Go to the Globe and Mail homepage

Jump to main navigationJump to main content

Chinese workers began arriving at the site, some 1,000 kilometres north of Vancouver, in recent weeks. (HD Mining)
Chinese workers began arriving at the site, some 1,000 kilometres north of Vancouver, in recent weeks. (HD Mining)


Contractor postpones second phase of housing project for mine workers Add to ...

A contractor whose firm was building housing for mine workers in Tumbler Ridge says they are postponing the second phase of the job as a result of a legal dispute hanging over its client, Vancouver-based HD Mining.

“Everything is being postponed,” Graham Johnson, vice-president of Triland International, said on Tuesday in a telephone interview from Edmonton. “Until [HD Mining] has this judicial review behind them, they don’t have total confidence that this project is going forward.

“They have invested $15.5-million in our housing project in Tumbler Ridge – but it’s a phased project, to be phased with the arrival of their work force.”

Triland decided to postpone the project after hearing from HD Mining on Monday, Mr. Johnson said.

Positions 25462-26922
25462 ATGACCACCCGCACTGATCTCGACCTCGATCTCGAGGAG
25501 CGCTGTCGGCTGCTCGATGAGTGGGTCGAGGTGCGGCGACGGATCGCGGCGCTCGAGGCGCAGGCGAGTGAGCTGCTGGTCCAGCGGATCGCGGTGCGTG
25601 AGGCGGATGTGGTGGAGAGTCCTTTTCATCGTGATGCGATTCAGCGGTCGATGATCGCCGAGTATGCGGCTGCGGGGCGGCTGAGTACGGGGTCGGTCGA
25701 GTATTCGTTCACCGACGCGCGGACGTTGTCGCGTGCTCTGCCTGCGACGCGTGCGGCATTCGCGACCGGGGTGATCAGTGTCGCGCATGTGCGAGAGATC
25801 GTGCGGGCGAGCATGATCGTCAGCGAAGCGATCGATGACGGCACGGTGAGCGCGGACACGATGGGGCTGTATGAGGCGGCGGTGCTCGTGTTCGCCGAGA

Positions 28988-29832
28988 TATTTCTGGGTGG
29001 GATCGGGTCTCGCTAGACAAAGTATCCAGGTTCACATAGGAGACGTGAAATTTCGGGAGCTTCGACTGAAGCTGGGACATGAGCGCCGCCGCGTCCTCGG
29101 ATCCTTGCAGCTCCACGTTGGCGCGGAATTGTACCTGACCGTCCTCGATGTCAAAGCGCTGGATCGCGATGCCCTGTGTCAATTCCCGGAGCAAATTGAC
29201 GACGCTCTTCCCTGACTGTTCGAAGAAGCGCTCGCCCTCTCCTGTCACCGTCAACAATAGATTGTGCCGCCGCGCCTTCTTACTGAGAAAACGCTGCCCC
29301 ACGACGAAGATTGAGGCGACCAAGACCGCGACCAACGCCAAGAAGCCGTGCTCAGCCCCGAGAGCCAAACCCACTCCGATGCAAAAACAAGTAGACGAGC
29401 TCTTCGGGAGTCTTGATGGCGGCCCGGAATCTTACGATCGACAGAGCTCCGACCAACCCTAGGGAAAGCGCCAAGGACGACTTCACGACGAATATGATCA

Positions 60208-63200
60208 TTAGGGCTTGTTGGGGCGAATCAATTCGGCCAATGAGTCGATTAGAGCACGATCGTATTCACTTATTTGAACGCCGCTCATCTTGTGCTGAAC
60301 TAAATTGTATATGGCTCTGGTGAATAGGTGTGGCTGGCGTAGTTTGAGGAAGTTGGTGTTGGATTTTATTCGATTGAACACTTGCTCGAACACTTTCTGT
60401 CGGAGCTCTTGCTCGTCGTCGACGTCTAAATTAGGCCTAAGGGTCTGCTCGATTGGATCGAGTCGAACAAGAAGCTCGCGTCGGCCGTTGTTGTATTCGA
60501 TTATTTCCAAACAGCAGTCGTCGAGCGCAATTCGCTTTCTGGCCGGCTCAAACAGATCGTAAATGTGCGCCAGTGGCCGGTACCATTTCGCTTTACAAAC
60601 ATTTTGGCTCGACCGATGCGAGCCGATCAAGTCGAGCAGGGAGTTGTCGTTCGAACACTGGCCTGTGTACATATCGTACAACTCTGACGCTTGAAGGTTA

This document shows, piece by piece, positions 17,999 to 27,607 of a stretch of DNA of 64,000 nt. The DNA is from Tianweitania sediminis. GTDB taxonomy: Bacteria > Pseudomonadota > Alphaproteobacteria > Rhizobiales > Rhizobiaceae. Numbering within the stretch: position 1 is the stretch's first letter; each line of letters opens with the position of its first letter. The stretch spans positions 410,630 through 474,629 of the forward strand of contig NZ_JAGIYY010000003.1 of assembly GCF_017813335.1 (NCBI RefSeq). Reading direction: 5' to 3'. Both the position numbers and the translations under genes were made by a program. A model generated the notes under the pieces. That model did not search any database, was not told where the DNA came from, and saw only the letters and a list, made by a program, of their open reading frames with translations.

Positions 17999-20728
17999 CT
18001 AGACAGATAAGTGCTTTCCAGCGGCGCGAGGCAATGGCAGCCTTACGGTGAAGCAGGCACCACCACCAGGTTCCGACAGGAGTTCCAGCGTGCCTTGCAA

HD Mining, a B.C. company backed by Chinese interests, is embroiled in a legal dispute over its plans to hire up to 200 temporary foreign workers for its Murray River coal project near Tumbler Ridge.

Two labour groups have challenged the workers’ permits and the federal process that allowed HD Mining to hire the workers under Canada’s Temporary Foreign Worker Program. That court case is ongoing.

On Monday, HD Mining said 16 workers who had come from China in the fall would be returning to China, citing the “cost and disruption” of the court case.

In a statement, HD Mining said it would continue with its worker housing development and the environmental assessment process while the court case unfolds.

HD Mining also said it would “vigorously contest” the dispute in court.

Triland had planned to begin the second phase of the worker housing project in April but is now uncertain when that work will begin, Mr. Johnson said.

The company can’t afford to have employees or equipment sit idle so is already moving equipment out of the community, he said.

Triland, a real estate and construction company with divisions in Canada and the United States, has already built 32 duplex units in Tumbler Ridge and planned to build more as well as a $7-million dining facility for the project. Triland currently has about 20 employees in Tumbler Ridge but anticipated having as many as 200 for the next phase of construction, which included surface construction work for the mine.

Triland was a founding member of a group of businesses and contractors that launched a group and website, Friends of HD Mining, to defend the company.

Report Typo/Error

Follow us on Twitter: @GlobeBC

Next story




Most popular videos »

More from The Globe and Mail

Most popular